AIDS in China

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Help for China’s AIDS Orphans
by Peg Helminski

Originally published on Rainbowkids.com  The Voice of Adoption
Reprinted on Adoption.com

I like to keep informed. I subscribe to two local headline services. Most days, I scan The Washington Post, The New York Times and the BBC News online. I don’t read these publications in entirety. Rather, I scan headlines and search for topics of interest. As I have adopted two children from China, I almost always scan for news items related to China. That is how this Minnesota Mom read an article in The New York Times by Elizabeth Rosenthal in August of 2002 about the AIDS epidemic decimating impoverished rural villages in Henan province.

The article focused mainly on one small village, Donghu. As in other small villages throughout China, the farmers and laborers supplemented their meager income by selling blood. At roughly $5 a bag, it provided a windfall-especially when whole families donated together to pool resources for needed home repairs or to meet other major expenses. They could do this every week as they sold only plasma, not whole blood. A few people went from one blood collection station to another as often as daily.

Unfortunately, in a move that perhaps demonstrates how widespread a lack of AIDS awareness was throughout these rural areas of China, the blood from several donors was collected into a common pool, then centrifuged to separate the plasma. The remaining red cells were indiscriminately transfused back into the sellers. It turned out to be a lethal recipe for the rapid transmission of blood-borne diseases, including hepatitis and AIDS. It is estimated that before these less-than-sterile blood collection practices were halted in the mid 1990’s, over a million Chinese people had become AIDS infected.

Now, nicely updated homes sit vacant. Furniture, farm tools and household supplies have been sold to pay for medications to treat those infected by the AIDS virus. As whole families had donated blood together, whole families have become infected with AIDS. In some villages it is estimated that more that 50% of the adults and many newborn babies are HIV positive or suffering from full-blown AIDS. The road to the blood collection stations, once viewed as easy street is now recognized as death row.

As a Mom, the part of this story that tugged at my heart, was the plight of the children. As children were too young to donate blood, most of them were not directly AIDS affected. Some infants, however, had contracted HIV during the birth process or through their mother’s contaminated breastmilk.

But this is not to say that the children were not affected by the worldwide AIDS pandemic now sweeping their villages. Suddenly, in far too many families, all the adults were sick or dying: mother and father, aunts and uncles, grandparents and elder cousins. As each successive person died, family resources were sold to buy medications or pay burial fees until nothing was left. The children were alone and destitute. And there were a lot of them.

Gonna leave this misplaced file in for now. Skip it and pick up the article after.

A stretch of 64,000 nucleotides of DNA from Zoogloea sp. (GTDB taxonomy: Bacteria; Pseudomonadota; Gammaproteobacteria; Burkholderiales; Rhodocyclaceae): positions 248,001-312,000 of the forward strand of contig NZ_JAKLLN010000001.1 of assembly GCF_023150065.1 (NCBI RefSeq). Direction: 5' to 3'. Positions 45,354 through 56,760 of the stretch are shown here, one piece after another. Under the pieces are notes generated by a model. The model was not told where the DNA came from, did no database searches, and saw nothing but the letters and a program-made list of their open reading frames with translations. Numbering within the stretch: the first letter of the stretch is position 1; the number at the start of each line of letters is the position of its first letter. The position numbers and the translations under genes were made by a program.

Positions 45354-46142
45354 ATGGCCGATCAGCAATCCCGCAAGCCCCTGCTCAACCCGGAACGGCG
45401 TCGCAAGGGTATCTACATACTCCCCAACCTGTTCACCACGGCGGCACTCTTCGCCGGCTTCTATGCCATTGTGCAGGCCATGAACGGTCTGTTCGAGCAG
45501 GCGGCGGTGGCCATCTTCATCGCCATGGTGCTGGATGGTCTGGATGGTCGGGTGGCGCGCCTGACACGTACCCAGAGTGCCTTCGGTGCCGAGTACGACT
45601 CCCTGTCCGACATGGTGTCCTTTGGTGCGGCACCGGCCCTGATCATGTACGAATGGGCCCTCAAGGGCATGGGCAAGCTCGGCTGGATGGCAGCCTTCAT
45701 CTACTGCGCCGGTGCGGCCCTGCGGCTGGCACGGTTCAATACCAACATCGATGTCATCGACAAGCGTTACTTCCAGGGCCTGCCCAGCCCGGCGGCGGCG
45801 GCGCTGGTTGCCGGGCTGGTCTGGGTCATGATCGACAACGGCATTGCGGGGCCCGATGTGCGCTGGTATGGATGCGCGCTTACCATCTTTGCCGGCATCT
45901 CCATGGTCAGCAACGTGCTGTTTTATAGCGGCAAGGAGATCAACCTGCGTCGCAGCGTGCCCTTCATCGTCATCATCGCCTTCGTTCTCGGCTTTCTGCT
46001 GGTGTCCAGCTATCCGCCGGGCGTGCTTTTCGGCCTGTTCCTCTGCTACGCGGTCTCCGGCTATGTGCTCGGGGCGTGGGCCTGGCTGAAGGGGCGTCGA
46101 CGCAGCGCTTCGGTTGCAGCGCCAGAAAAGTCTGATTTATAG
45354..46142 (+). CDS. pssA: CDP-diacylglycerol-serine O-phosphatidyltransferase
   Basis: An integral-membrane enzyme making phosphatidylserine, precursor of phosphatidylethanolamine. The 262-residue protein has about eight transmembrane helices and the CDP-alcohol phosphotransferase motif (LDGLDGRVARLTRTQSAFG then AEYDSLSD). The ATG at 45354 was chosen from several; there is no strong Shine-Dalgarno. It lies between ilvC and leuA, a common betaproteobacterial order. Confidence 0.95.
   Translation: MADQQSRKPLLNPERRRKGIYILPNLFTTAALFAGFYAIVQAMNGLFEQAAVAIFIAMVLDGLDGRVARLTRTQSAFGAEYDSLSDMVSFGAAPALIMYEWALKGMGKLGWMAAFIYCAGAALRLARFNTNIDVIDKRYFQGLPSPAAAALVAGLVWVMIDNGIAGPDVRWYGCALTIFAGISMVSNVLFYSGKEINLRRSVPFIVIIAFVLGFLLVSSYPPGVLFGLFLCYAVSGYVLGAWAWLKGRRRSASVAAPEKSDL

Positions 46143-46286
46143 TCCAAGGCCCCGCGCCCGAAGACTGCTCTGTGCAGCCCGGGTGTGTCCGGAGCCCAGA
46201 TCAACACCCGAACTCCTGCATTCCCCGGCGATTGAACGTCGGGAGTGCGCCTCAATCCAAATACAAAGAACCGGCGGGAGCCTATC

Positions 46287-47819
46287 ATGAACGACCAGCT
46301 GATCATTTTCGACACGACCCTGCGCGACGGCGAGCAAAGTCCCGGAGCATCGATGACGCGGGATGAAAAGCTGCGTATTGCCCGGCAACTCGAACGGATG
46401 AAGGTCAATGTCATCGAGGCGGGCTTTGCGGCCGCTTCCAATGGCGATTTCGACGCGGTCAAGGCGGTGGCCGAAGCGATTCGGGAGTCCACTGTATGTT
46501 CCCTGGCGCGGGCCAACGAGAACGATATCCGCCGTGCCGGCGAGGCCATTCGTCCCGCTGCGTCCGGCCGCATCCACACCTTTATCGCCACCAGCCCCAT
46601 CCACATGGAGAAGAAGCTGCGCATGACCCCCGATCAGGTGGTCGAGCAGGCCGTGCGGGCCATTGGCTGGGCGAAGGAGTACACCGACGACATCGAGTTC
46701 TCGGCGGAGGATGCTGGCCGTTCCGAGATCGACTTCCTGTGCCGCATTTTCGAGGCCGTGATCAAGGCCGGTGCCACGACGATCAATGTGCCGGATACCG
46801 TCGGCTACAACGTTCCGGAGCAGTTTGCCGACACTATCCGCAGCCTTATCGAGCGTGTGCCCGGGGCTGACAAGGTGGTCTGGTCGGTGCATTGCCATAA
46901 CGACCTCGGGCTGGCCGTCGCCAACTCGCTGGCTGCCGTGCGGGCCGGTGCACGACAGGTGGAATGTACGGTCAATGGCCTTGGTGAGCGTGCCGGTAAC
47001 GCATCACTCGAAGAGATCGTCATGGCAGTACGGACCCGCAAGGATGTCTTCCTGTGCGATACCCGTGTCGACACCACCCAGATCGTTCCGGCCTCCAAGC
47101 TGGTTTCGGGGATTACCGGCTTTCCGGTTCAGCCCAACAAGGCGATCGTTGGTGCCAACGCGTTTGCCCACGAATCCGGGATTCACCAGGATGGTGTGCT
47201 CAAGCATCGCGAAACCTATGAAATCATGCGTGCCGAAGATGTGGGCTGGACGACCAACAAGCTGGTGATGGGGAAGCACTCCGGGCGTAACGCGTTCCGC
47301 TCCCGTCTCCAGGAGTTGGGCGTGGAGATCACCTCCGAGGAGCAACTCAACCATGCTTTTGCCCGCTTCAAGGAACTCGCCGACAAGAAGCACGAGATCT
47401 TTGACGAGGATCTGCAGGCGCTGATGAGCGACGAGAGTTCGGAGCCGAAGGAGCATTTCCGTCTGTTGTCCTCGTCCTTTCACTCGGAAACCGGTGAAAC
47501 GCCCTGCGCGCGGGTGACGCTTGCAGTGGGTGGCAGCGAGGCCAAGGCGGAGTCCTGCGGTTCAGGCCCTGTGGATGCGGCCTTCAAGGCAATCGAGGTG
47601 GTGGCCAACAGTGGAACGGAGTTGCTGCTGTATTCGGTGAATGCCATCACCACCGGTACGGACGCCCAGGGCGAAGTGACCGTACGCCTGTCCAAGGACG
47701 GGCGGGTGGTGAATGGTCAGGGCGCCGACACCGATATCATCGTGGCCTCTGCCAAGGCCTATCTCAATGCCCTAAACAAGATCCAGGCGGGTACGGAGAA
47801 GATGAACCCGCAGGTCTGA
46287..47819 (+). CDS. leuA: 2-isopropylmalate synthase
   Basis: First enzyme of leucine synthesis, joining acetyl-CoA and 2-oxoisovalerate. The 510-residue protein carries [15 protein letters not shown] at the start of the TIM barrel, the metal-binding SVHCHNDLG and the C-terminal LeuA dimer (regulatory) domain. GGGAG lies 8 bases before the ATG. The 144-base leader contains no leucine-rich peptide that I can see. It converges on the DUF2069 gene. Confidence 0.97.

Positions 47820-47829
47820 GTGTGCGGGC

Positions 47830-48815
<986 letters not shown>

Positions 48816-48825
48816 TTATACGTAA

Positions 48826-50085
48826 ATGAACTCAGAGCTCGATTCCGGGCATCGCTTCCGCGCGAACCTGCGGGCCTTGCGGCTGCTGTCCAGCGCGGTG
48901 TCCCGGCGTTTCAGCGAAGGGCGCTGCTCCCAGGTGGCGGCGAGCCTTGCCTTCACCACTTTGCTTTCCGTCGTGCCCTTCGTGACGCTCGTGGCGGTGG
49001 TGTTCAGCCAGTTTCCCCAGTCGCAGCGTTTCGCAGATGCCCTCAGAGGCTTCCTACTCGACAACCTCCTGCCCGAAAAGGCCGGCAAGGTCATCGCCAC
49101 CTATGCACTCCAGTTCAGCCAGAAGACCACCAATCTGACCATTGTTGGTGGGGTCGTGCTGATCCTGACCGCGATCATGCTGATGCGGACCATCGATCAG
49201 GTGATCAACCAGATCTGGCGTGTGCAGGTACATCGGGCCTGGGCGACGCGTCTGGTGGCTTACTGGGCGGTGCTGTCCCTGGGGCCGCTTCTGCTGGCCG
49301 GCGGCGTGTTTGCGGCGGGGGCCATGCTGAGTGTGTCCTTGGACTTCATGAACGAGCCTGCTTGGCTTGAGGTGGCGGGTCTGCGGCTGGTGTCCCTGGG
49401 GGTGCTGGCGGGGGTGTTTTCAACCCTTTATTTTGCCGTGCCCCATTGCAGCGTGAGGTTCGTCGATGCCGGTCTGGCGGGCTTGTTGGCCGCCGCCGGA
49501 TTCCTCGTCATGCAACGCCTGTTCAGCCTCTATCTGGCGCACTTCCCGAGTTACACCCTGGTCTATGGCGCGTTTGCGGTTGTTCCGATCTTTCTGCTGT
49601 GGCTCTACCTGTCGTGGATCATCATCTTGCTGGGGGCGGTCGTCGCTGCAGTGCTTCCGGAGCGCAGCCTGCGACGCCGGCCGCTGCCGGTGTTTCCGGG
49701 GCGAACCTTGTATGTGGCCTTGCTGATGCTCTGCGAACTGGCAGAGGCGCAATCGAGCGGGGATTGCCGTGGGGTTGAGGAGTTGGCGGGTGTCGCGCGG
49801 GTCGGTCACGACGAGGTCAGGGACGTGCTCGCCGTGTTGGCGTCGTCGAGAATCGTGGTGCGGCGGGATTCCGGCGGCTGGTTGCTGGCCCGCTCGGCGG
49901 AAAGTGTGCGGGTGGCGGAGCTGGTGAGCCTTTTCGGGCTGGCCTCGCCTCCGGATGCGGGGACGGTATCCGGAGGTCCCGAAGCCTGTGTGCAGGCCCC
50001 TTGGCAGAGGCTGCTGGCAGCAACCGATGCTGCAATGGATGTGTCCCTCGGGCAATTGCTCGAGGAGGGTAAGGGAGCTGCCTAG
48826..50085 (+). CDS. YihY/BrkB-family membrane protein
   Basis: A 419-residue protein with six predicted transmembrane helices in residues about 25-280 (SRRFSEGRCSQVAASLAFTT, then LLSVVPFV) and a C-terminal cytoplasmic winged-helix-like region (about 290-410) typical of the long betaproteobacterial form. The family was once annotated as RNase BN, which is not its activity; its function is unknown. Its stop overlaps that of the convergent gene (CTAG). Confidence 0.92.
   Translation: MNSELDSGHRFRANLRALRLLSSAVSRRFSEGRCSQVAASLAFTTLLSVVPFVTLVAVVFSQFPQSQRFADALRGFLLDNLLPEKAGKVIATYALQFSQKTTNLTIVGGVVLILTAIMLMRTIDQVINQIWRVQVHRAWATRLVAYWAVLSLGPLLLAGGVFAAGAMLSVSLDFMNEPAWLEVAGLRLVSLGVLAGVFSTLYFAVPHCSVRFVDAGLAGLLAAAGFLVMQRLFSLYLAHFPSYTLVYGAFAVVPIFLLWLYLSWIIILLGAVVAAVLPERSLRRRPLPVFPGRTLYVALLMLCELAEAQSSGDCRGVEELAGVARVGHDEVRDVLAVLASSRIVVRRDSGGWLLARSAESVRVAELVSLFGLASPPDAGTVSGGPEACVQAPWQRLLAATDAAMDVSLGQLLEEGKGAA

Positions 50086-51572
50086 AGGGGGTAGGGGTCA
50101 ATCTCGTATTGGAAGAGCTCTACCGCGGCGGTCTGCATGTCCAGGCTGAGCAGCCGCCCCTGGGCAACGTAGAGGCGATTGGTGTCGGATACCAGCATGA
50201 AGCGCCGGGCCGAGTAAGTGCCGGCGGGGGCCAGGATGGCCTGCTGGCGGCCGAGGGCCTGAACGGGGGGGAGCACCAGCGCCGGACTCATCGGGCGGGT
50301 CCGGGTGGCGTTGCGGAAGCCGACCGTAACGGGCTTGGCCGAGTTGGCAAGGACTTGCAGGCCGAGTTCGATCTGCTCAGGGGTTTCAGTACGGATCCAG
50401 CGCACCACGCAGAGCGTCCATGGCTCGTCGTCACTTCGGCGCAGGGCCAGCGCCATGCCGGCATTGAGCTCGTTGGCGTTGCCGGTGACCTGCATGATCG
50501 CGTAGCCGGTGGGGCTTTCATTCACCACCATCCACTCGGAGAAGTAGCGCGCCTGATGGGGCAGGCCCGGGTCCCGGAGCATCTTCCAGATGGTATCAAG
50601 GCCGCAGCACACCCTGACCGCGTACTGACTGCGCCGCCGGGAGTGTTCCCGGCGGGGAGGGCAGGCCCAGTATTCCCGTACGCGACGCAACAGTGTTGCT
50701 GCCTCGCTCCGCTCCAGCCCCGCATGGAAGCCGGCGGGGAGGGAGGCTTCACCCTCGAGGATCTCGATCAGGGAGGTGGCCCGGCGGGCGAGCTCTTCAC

As the one child law has been expanded in rural areas to allow two children per farm couple, sometimes two siblings were left to care for each other. Subsisting on whatever the neighbors would give them, they were often left to fend for themselves. Local health officials admitted to being overwhelmed by the magnitude of the need before them.

Not only had these kids endured the tragic loss of every significant adult in their lives, the emotional traumas of watching these loved ones suffer and die, borne the burden of responsibility of caring for these parents and grandparents and the decimation of their lifestyle, they now lacked very basic necessities. Even more, their futures were also precarious. Some schools have barred children from AIDS affected families from attending. Others allow them to attend-if they can pay the fees. Without someone to pay their annual school fee, a mere $65 US per year, these children face a life of ignorance and an inability to secure all but the most menial of work-in effect, a slower death than their parents had endured.

This affected me like no mere news story. It hit me like a dagger in the heart. I could not detach myself from it. I sat and sobbed as if it were a story about my own children.

My eldest child is 13. Although quite responsible, he is still very much a boy. He is intelligent and exhibits strong leadership capabilities. Still, heading a household would overwhelm him. My two younger children are adopted from China. We know virtually nothing of their first couple of years. These orphans I had just read about could well have been my children! And, in that moment, as I wiped the tears from my face, I knew that these orphans are my children. Though I had never seen their faces, just as I had not seen my eldest son’s face before he was born or my adopted children’s faces before their referral pictures arrived in my mailbox, these kids in China had sunk themselves deep into this mother’s heart just as my children had claimed a piece of my heart long before I saw them or knew their names.